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Banks in EA pin hopes on technology and partnerships to catalyse growth


Banks in EA pin hopes on technology and partnerships to catalyse growth

Banks in EA pin hopes on technology and partnerships to catalyse growth
Photo credit: Salaton Njau

East Africa’s commercial banks are pinning their hopes for growth in 2016 on technology and increased investment in  small and medium-sized enterprises as lenders avoid raising fees and commissions  to maintain to retain customers.

Regional banks’ finances suffered battling 12 months of high interest rates, soaring inflation and weakening currencies last year.

But even with a dip in profitability, market analysts forecast a positive outlook for the banking sector in 2016, lifted by the growing vibrancy of the SMEs, increased investment in technology and the strategic partnership with telecommunications  companies  to ensure product innovation and control of operational costs.

“We have seen reliance on technology from the financial sector. More banks are leveraging on technology to grow deposits, improve customer relations, issue advances and loans as well as transfer funds,” said Daniel Kuyoh, a senior investment analysts at Alpha Africa asset managers.

“The trend will see stronger growth on non-interest income for the banks that have a technology offering to its clients. We have also seen the emergence of peer-to-peer lending platforms to access credit and these firms are disruptive forces in the financial sectors, as they directly impact banks’ lending,” he added.

According to Eric Munywoki, head of research and business development at Sterling Capital Ltd, technology has improved service delivery across the banking sector with tech-driven revenues accounting for between 30 and 40 per cent of the total revenues.

“The cost-to-income ratio has improved. This is a positive trend and will continue to contribute to the sector profitability as well as shape its competition landscape,” said Mr Munywoki.

The decision by the US Federal Reserve to raise its interest rate by 25 basis points, according to analysts, could choke the growth of regional banks by weakening the regional currencies and fuelling inflationary pressures.

“Fed rate hike could have an impact on the local/regional interest rates in event of excessive capital,” said Mr Munywoki.

“In order to counter the challenges, this could call for contractionary monetary policy,” he added.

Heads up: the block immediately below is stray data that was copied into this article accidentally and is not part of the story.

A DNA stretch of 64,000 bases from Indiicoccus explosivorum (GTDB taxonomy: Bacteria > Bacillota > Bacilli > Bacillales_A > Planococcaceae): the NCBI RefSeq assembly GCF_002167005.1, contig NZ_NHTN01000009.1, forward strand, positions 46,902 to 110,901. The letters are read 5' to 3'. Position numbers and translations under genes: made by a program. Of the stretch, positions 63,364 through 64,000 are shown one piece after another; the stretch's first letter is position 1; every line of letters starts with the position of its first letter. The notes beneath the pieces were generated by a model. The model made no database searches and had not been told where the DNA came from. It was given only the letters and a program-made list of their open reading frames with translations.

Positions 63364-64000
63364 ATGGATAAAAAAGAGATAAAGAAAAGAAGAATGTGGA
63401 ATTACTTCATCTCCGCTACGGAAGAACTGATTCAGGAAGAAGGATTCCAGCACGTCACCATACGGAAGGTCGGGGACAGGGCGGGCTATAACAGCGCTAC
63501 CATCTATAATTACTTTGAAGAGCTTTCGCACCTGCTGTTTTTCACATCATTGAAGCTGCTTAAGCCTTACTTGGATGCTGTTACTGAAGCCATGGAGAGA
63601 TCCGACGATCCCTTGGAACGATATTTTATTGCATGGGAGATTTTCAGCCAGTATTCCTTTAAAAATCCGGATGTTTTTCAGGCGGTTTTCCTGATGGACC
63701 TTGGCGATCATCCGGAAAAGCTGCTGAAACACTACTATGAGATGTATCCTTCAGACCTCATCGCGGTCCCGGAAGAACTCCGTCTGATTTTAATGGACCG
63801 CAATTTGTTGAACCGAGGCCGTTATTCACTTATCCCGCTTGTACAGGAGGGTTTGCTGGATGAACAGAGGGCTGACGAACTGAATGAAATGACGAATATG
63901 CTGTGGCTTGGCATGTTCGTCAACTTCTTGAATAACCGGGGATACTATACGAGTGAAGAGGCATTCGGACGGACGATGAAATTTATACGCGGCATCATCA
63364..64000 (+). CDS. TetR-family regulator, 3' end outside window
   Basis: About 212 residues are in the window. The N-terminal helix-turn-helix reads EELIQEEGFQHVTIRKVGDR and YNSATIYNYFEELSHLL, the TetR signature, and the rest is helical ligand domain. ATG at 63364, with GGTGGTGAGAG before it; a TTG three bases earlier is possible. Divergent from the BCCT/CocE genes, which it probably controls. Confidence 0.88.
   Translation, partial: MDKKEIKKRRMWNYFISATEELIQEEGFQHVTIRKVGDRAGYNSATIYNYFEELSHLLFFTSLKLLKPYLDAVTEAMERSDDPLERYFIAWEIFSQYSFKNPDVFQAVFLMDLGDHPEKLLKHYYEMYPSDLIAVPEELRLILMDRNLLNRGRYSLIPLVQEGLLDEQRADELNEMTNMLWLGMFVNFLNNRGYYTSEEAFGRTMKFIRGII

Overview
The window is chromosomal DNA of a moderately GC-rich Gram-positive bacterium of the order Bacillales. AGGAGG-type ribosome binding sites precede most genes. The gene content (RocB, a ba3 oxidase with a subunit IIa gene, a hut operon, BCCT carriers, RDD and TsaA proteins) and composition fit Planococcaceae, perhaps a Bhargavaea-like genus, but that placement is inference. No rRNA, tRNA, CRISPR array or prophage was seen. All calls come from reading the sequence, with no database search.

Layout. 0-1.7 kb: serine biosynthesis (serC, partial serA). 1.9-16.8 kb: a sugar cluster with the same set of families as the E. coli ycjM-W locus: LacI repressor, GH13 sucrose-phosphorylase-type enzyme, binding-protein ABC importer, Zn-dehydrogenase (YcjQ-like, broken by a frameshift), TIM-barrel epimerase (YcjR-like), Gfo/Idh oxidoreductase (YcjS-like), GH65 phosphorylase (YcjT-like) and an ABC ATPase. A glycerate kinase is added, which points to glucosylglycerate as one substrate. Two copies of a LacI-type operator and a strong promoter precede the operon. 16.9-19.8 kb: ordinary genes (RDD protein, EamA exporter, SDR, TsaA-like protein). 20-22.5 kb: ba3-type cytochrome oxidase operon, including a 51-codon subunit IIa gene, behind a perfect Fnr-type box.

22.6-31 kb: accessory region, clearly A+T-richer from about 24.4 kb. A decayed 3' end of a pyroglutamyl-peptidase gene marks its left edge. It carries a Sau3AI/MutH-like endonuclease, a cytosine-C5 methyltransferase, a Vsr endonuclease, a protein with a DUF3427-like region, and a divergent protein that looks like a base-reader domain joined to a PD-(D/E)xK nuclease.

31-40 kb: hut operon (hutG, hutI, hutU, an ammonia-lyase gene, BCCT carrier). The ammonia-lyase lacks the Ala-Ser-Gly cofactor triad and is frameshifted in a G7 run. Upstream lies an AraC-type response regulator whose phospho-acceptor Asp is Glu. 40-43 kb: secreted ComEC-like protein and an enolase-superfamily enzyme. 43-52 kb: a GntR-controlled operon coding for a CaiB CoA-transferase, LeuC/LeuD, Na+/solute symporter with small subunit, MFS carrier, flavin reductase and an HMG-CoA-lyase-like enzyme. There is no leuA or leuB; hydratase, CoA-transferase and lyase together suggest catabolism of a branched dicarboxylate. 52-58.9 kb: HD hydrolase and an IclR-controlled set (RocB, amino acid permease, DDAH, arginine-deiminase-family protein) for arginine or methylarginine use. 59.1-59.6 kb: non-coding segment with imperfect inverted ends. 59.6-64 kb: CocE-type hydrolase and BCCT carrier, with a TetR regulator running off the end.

According to Mr Kuyoh, the financial sector had already priced the increase in Fed rate and the risk departments had already performed stress tests on different scenarios and what the impact would be on their balance sheets.

“I think that consecutive or a surprise rate hike would be the game changer and have more adverse effects than this first hike. The effect on local currencies would require responses from central banks and would of course affect how banks price their loans and credit offerings,” he said.

It is argued that the region’s banking sector is facing competition beyond the traditional banking model owing to the rapid penetration of mobile phones and innovation.

The new sources of competition include the telcos, which can now roll out mobile banking services, deposit taking microfinance institutions and the less formal savings and co-operative societies.

“Technology is critical. There are some things, which cannot be done without investment in technology,” said Johnson Nderi, a corporate finance and advisory manager at ABC Capital Ltd.

According to Teddy Pole, an investment analyst at AIB Capital Ltd, the fastest growing banks in East Africa are those with fast adoption of Alternative Banking Channels (ABCs), leveraging technology to shape banking products and effectively service large amount of people in a manner that positively impact their cost-to-income ratios.

“These  banks use technology as a tool to simplify access to banking in an affordable manner especially in the rural areas where the majority of the  population live with low but growing income levels and are engaged primarily in agriculture,”  said Mr Pole.

According to consultancy firm Deloitte, banks are looking to technology to help simplify the banking experience for customers and to increase the speed with which new products can be brought to the market.

“Technology will be at the centre of almost everything banks do in the areas of growth, innovation, compliance and operational efficiencies,” said Deloitte.

The increased adoption of technologies and usage of ABCs have enabled most banks to lower their cost to income ratio while reaching out to the unbanked population.

Retail banks are embracing new technology, which has seen some of them start shifting transactions from branch to online or mobile channels to save on costs.

The explosion of growth of smartphone technology has created a new distribution channel that has left lenders searching for a mobile strategy that can make online banking available on small devices.


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